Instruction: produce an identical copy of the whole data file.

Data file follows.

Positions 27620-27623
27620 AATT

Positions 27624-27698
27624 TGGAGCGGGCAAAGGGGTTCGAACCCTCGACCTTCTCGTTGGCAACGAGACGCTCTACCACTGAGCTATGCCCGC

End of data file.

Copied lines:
Positions 27620-27623
27620 AATT

Positions 27624-27698
27624 TGGAGCGGGCAAAGGGGTTCGAACCCTCGACCTTCTCGTTGGCAACGAGACGCTCTACCACTGAGCTATGCCCGC